We are all in the same boat, as the saying goes. But what scares me is that maybe that boat is ultimately as doomed as the Pequod in Moby-Dick.
On the Pequod and Spaceship Earth
I went to Disney World a couple of weeks ago. Although I didn’t go into the Spaceship Earth ride in the Epcot part of the park, I got a good look at it from a helium balloon in the Disney shopping district. A little while later, a Facebook friend posted the famous Earthrise photo.
The point is I’ve been thinking about the Earth as an astonishing and gorgeous spaceship that is, as far as we know, utterly unique in the cosmos. Is this spaceship a metaphor or fact? Well, the planet is moving around the sun at nearly 30 kilometers per second, which amounts to 67,000 miles per hour. But that’s not the only movement. Our whole solar system, gravitationally tied to the sun, is zipping around our galaxy at about 490,000 miles per hour.
So, yes, we are literally on a kind of spaceship.
At the same time, of course, I’m been writing about leadership lessons in the great novel Moby-Dick. I’ve been pondering whether or not there was any avoiding the tragedy of Ahab (spoiler alert) destroying the Pequod and killing every member of the crew (aside from our narrator Ishmael, of course).
On the Dark Obsessions of Ahab and Putin
Ahab spends a lot of time by himself obsessing. In fact, when we first hear of him, Captain Peleg tells Ishmael, “I don’t know exactly what’s the matter with him; but he keeps close inside the house; a sort of sick, and yet he don’t look so. In fact, he ain’t sick; but no, he isn’t well either. Any how, young man, he won’t always see me, so I don’t suppose he will thee.”
As of Chapter 21, we still haven’t gotten a look at Ahab, the only word being that “Captain Ahab remained invisibly enshrined within his cabin.” In Chapter 23, we are told, “Captain Ahab stayed below.”
This reminds us of current events. The stories about Russia’s dictator, Vladimir Vladimirovich Putin, are eerily similar these days. We hear that “Putin himself was isolated, from other foreign leaders and from his own advisers and allies” in recent times.
Some of this isolation has been inspired by the pandemic, but it seems to have gone beyond that: “Questions have been raised over whether Covid-19 has fueled Vladimir Putin’s paranoia after claims emerged the isolated president spent time ‘stewing in his own fears’ after ‘withdrawing into himself’ during the pandemic.”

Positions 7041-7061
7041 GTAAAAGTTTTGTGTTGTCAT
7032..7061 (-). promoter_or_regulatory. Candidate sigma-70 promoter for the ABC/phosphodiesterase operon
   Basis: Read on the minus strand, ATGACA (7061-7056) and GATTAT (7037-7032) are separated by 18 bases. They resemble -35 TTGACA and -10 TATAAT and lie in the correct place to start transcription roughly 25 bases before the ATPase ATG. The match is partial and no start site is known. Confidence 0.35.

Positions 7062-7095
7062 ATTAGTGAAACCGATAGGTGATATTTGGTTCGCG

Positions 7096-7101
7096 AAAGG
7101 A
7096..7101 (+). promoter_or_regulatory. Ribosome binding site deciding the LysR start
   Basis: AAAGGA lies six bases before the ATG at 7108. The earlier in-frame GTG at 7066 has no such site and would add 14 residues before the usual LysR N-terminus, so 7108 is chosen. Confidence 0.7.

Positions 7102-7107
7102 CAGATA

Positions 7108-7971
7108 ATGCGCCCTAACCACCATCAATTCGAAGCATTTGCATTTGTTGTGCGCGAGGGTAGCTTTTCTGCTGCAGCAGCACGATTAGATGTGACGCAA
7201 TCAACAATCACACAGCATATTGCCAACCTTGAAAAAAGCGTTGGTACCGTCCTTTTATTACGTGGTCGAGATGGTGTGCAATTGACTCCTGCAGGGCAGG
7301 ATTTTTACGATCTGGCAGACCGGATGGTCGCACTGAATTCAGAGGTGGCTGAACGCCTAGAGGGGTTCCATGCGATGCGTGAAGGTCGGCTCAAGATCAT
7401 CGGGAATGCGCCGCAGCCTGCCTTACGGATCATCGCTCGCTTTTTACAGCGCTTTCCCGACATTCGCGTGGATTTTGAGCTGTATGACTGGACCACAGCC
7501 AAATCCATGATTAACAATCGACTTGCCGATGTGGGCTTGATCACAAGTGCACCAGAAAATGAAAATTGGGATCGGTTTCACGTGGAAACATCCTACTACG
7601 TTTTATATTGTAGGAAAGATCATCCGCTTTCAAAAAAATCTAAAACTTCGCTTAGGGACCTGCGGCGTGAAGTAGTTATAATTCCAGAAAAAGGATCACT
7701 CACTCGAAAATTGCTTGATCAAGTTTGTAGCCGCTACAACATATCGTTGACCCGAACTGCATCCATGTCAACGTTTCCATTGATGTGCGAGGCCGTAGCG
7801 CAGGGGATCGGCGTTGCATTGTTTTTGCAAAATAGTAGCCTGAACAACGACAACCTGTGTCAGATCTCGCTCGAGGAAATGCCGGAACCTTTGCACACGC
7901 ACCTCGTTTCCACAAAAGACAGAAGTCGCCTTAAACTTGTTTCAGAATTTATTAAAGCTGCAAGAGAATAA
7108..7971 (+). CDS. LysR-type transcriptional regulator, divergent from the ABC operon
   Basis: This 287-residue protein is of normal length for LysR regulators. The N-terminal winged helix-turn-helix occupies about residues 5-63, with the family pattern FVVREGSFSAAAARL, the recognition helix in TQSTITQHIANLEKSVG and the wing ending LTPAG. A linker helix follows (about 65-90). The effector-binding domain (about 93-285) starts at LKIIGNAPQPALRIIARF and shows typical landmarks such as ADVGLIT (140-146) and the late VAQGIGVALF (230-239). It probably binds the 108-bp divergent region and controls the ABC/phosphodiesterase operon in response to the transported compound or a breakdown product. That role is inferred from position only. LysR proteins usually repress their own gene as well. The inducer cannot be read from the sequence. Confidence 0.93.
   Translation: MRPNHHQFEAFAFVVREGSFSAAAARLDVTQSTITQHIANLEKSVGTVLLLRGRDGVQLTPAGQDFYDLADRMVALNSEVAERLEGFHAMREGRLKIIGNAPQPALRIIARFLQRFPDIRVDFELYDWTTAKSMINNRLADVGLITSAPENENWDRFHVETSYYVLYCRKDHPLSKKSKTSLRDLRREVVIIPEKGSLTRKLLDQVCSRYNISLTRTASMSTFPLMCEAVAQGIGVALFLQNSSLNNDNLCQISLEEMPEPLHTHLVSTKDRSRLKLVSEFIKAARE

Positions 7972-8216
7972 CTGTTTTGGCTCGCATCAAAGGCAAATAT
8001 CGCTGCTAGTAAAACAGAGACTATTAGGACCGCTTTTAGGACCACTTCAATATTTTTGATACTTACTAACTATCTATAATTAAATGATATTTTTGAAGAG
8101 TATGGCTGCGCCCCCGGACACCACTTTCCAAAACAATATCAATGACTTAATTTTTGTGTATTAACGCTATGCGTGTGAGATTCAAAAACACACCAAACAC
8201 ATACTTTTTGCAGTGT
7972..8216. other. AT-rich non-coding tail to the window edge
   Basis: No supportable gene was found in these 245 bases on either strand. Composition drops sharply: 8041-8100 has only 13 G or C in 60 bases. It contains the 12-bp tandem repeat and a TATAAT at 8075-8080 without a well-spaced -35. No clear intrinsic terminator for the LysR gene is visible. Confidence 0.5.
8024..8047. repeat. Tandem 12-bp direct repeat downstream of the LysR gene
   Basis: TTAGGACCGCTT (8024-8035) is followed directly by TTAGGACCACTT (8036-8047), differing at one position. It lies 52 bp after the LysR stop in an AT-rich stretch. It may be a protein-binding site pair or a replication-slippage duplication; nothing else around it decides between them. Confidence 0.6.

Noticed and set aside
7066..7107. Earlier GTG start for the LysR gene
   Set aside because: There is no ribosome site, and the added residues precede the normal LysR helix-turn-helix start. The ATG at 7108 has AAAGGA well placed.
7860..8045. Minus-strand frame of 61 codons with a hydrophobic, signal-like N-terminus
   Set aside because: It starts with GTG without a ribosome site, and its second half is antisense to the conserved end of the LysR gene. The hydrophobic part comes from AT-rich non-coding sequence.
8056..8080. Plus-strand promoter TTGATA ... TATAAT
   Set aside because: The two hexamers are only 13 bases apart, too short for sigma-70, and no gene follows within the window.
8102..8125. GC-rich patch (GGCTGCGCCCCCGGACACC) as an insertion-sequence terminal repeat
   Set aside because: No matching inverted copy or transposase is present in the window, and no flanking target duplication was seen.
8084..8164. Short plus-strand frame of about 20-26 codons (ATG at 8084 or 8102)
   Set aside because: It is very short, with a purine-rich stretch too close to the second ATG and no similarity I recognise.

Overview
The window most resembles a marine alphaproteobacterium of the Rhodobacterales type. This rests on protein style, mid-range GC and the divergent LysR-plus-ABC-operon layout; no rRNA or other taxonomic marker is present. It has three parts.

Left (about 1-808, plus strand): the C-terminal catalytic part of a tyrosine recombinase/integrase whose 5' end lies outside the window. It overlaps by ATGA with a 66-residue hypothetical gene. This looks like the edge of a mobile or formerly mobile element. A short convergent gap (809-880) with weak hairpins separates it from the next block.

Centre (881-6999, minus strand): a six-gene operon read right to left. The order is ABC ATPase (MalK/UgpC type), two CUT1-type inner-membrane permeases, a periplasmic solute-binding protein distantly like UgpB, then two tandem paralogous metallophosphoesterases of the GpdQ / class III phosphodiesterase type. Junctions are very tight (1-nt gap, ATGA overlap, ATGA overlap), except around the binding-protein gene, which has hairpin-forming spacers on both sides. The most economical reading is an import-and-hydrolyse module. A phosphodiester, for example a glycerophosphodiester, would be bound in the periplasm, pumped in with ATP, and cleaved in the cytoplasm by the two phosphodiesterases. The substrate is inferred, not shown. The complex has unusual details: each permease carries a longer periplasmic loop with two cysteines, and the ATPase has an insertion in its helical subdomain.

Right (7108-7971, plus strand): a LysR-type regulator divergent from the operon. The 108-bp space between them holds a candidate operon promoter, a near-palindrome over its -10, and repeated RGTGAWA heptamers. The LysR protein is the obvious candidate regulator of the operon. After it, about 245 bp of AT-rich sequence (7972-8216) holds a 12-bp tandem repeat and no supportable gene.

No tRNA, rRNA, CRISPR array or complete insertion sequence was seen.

Some speculate that Putin’s psyche, already demented by his years in the KGB, has been further warped by his isolation in a bunker, where he has had a great deal of time to obsess about “the West,” perhaps in the same way Ahab obsesses about the great whale that has harmed him so.
On the Failure to Stop a Megalomaniac
In Moby-Dick, there are multiple failures to stop the tragedy. As we’ve noted, Peleg allowed Ahab to take the Pequod to sea even though he should have known better. Later on, Starbuck comes to understand how dangerous Ahab is, but he can’t bring himself to mutiny against his captain, and it’s not clear that he’d have the crew’s support if he did.
That leaves the crew itself. The crew members could have put an end to Ahab’s mad quest but they didn’t feel as if they had the power. That’s what a dictator does. He (and it is usually a he, with a few exceptions) makes others believe that he rather than they have the power, even if it’s based on an illusion. Dictators know how to divide and conquer and cast an aura of invincibility even though their deepest fear is that they will be exposed as the frail, vulnerable and all-too-fallible individuals that they are.
As I write this, there is no knowing how the current invasion of Ukraine will end. What we do know is that Putin himself has raised the specter of nuclear war. Of course, aside from not being a fictional character, Putin is no Ahab. He is being resisted on many fronts. Yet, sitting on the world’s largest arsenal of nuclear weapons, Putin has the potential to do untold damage to all the inhabitants of the ship called Earth. It’s as if we are all now crew members aboard the Pequod.
I don’t know if Putin is as obsessed and insane as Ahab. Maybe he’s a cold-blooded strategist rather than an emotional cripple, or maybe he’s somewhere in between.
Nor do I know if there’s any stopping him. Is there a Starbuck who could act against him in Russia? Could the Russian nation itself rise against him?
From what I’ve read, these are both long shots. There’s no telling how this will end.
What I do know is that it’s scary, at least from my perspective, that the fate of the planet rests largely on the shoulders of, again from my perspective, one very bad and possibly mad leader.
If we have the chance, we crew of the Spaceship Earth should do our level best to rid ourselves of the kinds of weaponry that makes it possible for one Ahab-like leader to so easily scuttle the vessel on which we ride though the star-studded seas. I’m afraid, though, that most of us can no longer even imagine the possibility of disarming our tripwire weapons of mass destruction. If so, then perhaps we have no more autonomy than the ill-fated crew of Melville’s tragic tale.
4 thoughts on “Are We All Crew on the Pequod Now?”
I enjoy how you develop these two points – spaceship Earth, the bad leader – then knit them together in the end.
From the Earth perspective, isn’t the NATO financial campaign against Russia one such anti-Ahab move?
Thanks, yes, the West’s sanctions are an anti-Ahab move. The question is whether they’ll have the desired outcome. They seems like a pretty blunt tool that could backfire in many ways. (For example, will the Russian people harden their hearts against the West if they feel they’re being unfairly punished despite the fact they did not actually choose their leader?) Time will tell.
Good point. Like bombardments of civilians, which sometimes backfire (London Blitz).